Underneath the sweeping, antagonistic rhetoric from the Trump administration, the president and his associates have aimed to reshape the American sociopolitical landscape in some concrete ways. Early on, Trump and Congressional Republicans tried to completely overturn the Affordable Care Act, otherwise known as ObamaCare, and although they failed with that broad effort, one health policy change on which they have made progress is the shift to allowing work requirements for Medicaid recipients.
Now, though, that change has been at least temporarily halted thanks to the ruling of a federal judge in Washington, D.C. U.S. District Judge James E. Boasberg ruled that the plans of Kentucky’s Republican Governor Matt Bevin to impose work requirements that would affect hundreds of thousands of Medicaid recipients violate the original law that created the program in 1965. The next step is that the plan for the work requirements will again be submitted for review by the federal government.
Judge Boasberg’s ruling could have broad repercussions because Kentucky is the first state to have gotten approval to add work requirements to their state Medicaid program, so the decision could set a precedent.
The work requirements have been cast by advocacy groups as an unnecessary burden considering the fact that many able-bodied adults covered by Medicaid do already work; the issue for those Medicaid recipients is that their jobs are low-paying, so they need government assistance to get by. For others, of course, due to extenuating life circumstances, work may not be an option, at least not at the level required by Bevin’s proposed changes, which would demand at least 20 hour work weeks.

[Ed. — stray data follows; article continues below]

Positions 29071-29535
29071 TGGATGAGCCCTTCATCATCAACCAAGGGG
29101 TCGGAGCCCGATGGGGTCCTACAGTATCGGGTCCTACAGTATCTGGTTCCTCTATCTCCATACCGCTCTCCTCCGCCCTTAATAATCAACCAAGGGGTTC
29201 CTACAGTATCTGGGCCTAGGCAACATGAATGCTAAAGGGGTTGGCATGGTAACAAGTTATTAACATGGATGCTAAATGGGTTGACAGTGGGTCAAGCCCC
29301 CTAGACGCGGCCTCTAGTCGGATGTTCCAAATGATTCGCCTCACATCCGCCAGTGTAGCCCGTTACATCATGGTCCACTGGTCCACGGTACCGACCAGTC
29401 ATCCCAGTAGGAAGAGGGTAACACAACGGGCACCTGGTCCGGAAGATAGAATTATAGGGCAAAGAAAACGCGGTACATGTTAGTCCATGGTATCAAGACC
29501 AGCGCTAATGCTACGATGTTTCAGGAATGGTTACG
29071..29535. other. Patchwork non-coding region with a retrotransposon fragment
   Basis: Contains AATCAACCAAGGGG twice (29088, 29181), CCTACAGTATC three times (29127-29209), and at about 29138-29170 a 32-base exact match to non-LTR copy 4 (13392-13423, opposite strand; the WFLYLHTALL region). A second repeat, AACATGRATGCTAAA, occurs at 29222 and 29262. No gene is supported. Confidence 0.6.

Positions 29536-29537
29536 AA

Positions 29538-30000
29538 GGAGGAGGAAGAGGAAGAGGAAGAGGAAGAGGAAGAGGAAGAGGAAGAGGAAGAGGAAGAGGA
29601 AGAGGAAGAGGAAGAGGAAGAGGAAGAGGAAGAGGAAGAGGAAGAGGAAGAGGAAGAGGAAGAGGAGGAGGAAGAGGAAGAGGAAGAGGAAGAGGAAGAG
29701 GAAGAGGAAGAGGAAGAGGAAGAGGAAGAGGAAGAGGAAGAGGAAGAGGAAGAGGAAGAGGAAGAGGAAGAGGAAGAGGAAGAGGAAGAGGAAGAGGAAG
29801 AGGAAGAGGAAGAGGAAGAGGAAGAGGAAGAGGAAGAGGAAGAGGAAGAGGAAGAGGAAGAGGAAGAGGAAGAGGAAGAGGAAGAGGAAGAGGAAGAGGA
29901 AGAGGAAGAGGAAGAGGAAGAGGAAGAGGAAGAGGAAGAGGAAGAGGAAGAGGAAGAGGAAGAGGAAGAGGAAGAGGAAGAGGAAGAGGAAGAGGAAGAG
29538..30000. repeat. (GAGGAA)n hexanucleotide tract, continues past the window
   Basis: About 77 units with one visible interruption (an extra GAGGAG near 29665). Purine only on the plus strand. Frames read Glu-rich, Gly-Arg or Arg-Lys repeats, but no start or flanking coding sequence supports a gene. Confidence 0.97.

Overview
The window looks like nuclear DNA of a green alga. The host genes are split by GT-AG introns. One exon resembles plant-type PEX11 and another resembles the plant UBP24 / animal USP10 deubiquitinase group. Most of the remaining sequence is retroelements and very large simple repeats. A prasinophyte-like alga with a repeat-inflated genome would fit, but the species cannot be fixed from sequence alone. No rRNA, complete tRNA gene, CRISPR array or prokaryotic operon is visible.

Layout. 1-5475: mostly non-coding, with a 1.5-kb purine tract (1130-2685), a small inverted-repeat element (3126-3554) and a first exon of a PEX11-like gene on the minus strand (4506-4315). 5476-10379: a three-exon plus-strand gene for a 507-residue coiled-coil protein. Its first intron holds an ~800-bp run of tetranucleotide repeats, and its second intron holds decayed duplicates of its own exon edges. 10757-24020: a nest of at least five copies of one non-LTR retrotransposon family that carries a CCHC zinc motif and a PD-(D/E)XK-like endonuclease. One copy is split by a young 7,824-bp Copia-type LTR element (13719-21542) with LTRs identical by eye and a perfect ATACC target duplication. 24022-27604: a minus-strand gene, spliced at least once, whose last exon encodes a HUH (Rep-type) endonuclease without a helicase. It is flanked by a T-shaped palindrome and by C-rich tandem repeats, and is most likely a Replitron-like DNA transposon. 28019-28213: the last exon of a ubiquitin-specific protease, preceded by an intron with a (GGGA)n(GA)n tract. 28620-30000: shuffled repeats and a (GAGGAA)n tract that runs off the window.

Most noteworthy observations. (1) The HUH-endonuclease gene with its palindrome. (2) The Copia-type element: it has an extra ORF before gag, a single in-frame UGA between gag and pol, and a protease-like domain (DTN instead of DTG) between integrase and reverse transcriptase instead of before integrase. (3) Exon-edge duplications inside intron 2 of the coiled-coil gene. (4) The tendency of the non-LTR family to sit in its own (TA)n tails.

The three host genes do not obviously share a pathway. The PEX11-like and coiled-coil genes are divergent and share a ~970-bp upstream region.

Should those among the possibly around 200,000 affected not be able to work, they would have been required to either volunteer or attend some kind of school or job training in order to continue on with their coverage after this weekend.
The point of Medicaid, though, is to provide health coverage to those who are struggling to manage it on their own. The point of the program is not to grant health coverage as a reward for doing something Republican state officials think is beneficial for either the individual in question or the community.
Tightening the program as Bevin wants could result in some 100,000 people dropping off Medicaid, many of whom might still be eligible but would simply be shut out somewhere in the newly bureaucratized process.
As a study of situations like that Bevin wants to unfold in Kentucky from the Kaiser Family Foundation put it:
‘Specifically, under all scenarios, most disenrollment would be among individuals who would remain eligible but lose coverage due to new administrative burdens or red tape versus those who would lose eligibility due to not meeting new work requirements.’
Going forward, plans floated at times by the Bevin administration include the complete cancellation of the Medicaid expansion approved by his Democratic predecessor, which would force almost half a million people out of their health coverage. Judge Boasberg was appointed to his present position by President Barack Obama, and as time goes on and Trump gets to appoint more judges, it may get increasingly difficult to stop plans like Bevin’s.